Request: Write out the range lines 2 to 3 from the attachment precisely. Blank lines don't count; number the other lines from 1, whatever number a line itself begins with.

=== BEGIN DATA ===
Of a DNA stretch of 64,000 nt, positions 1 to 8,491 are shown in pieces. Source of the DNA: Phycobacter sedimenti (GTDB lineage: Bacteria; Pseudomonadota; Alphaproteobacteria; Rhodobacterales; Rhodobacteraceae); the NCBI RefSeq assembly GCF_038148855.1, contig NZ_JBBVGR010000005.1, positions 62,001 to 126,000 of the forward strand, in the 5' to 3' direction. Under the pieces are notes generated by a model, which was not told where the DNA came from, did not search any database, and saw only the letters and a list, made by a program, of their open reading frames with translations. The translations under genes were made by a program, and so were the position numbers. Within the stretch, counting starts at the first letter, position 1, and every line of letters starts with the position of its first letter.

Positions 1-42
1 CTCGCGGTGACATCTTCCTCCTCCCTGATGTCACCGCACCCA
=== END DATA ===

Positions 1-42
1 CTCGCGGTGACATCTTCCTCCTCCCTGATGTCACCGCACCCA